The Government’s latest statistics show that there were 6,106 child casualties in accidents occurring between 7.30 am and 8.59 am or between 3.00 pm and 4.59 pm on a school day in 2012, of which 827 were killed and seriously injured (KSI). This represents a fall of 12% in KSI compared to the 2005-09 average.

8th January

Written Statement

Air Navigation Guidance

The Parliamentary Under-Secretary of State for Transport (Mr Robert Goodwill): Today I am pleased to announce the publication of a revised version of the air navigation guidance. I am grateful for the technical assistance of the Civil Aviation Authority (CAA) and the input of those who responded to the consultation—carried out in summer 2013. A summary of the responses to the consultation and the Government’s reply to these responses is being published alongside the new guidance.

Under the Transport Act 2000, the CAA is required to take account of environmental guidance given to it by the Secretary of State when exercising its air navigation functions. The new guidance has two key objectives. The first is to provide the CAA with additional clarity on the Government’s environmental objectives relating to air navigation in the UK, including the need to improve the efficiency of our UK airspace network. The second is a reaffirmation of the need to consult local communities near airports when airspace changes are being considered in the vicinity of these airports. The guidance now reflects significant developments such as the creation of the future airspace strategy and single European sky, and the aviation policy framework.

Further information is available here.

Written Answers

Driving: Young People

Tom Blenkinsop: To ask the Secretary of State for Transport how many people aged under 22 (a) applied for a driving licence and (b) passed their driving test in (i) Great Britain, (ii) Scotland, (iii) Wales and (iv) each English region in each of the last 10 years.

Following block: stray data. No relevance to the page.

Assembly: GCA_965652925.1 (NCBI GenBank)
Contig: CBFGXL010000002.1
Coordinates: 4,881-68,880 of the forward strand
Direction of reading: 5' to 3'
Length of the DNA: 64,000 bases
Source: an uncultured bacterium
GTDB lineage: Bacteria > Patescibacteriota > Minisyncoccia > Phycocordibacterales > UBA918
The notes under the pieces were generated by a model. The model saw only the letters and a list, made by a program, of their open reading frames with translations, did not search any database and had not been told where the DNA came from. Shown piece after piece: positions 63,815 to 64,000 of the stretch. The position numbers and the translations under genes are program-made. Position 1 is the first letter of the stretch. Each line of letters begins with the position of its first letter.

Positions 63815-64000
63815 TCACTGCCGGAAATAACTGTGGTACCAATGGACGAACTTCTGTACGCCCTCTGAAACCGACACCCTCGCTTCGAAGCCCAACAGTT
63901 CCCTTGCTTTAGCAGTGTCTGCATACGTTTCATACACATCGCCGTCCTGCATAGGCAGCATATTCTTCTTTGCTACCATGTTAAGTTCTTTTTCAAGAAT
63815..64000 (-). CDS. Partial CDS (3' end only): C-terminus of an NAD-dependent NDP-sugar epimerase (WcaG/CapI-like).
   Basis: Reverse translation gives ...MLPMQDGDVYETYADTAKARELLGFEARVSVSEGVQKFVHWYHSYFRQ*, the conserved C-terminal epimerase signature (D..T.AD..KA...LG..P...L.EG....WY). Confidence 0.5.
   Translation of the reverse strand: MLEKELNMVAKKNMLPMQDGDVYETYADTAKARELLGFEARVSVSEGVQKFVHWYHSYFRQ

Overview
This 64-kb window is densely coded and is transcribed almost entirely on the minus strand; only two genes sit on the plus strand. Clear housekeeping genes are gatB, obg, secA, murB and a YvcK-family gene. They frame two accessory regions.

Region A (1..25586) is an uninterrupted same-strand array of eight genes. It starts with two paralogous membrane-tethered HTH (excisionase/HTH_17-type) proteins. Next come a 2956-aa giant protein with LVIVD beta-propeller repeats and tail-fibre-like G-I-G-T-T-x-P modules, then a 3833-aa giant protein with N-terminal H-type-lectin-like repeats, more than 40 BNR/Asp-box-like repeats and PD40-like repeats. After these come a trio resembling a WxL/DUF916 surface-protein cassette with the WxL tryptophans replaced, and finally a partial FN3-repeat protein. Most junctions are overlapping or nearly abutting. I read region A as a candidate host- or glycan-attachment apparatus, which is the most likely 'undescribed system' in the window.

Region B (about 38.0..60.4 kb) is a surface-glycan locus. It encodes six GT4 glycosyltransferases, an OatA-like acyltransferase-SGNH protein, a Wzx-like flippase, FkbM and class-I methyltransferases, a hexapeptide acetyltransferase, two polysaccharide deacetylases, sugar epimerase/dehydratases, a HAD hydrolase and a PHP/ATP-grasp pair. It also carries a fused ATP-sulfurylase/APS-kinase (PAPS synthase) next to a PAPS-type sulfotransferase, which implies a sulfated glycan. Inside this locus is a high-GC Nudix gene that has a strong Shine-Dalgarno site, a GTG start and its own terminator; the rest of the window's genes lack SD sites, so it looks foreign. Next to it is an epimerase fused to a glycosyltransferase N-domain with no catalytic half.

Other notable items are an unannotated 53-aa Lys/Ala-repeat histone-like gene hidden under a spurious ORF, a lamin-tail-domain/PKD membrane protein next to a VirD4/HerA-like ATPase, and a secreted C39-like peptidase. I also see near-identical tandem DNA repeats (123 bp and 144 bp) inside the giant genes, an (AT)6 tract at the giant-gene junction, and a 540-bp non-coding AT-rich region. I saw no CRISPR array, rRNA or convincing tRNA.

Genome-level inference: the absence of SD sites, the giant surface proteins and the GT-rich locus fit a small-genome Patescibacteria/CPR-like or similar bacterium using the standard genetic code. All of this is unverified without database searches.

Stephen Hammond: The total number of applications received from people aged under 22 is not available.

However, 8,445,132 driving licences have been issued to people under the age of 22 in the last 10 years. Of this, 7,337,437 were for a first provisional driving licence. Below is a breakdown of the total number of licences issued to people under the age of 22 per year. 

Pedestrian Crossings

Chris Williamson: To ask the Secretary of State for Transport whether he has made an assessment of the case for lowering the assumed 1.2 metres per second walking speed used for calculating crossing times in his Department’s guidance.

Mr Goodwill: The Department’s guidance on designing pedestrian crossings, including setting timings, is given in Local Transport Note 1/95: The Assessment of Pedestrian Crossings, Local Transport Note 2/95: The Design of Pedestrian Crossings, and Traffic Advisory Leaflet 5/05: Pedestrian Facilities at Signal-controlled Junctions.

The Department recommends that where a crossing may be used by a large number of older people or those with mobility issues, for example outside residential care homes, this should be taken into account when setting timings.

The Department is currently undertaking a review of traffic signing legislation, including the Zebra, Pelican and Puffin Pedestrian Crossings Regulations and General Directions. Once this is concluded, the Department will consider the need to update guidance to reflect these changes.

 

Roads: Safety Measures

Sir Greg Knight: To ask the Secretary of State for Transport pursuant to the answer of 16 December 2013, Official Report,columns 427-8W, on roads repairs and maintenance, for what reasons concrete safety barriers are not also being introduced on dual carriageway A roads; when metal barriers are due to be replaced; and if he will make a statement.

Mr Goodwill: The design of motorways and ‘A’ class trunk roads is different, particularly at junctions, which means that the risk assessment in determining the appropriate type of barrier is different for motorways and ‘A’ roads. The selection of the type of safety barrier for the installation on ‘A’ roads is subject to an assessment on a case by case basis. The assessment takes into account the costs of installation and maintenance as well as accident statistics.

To date concrete safety barrier has been installed on many dual carriageway ‘A’ roads including the A1, A421, A46, A27, A55, A2/A282 and the A12 with future concrete safety barrier works programmed for the A13 and A23.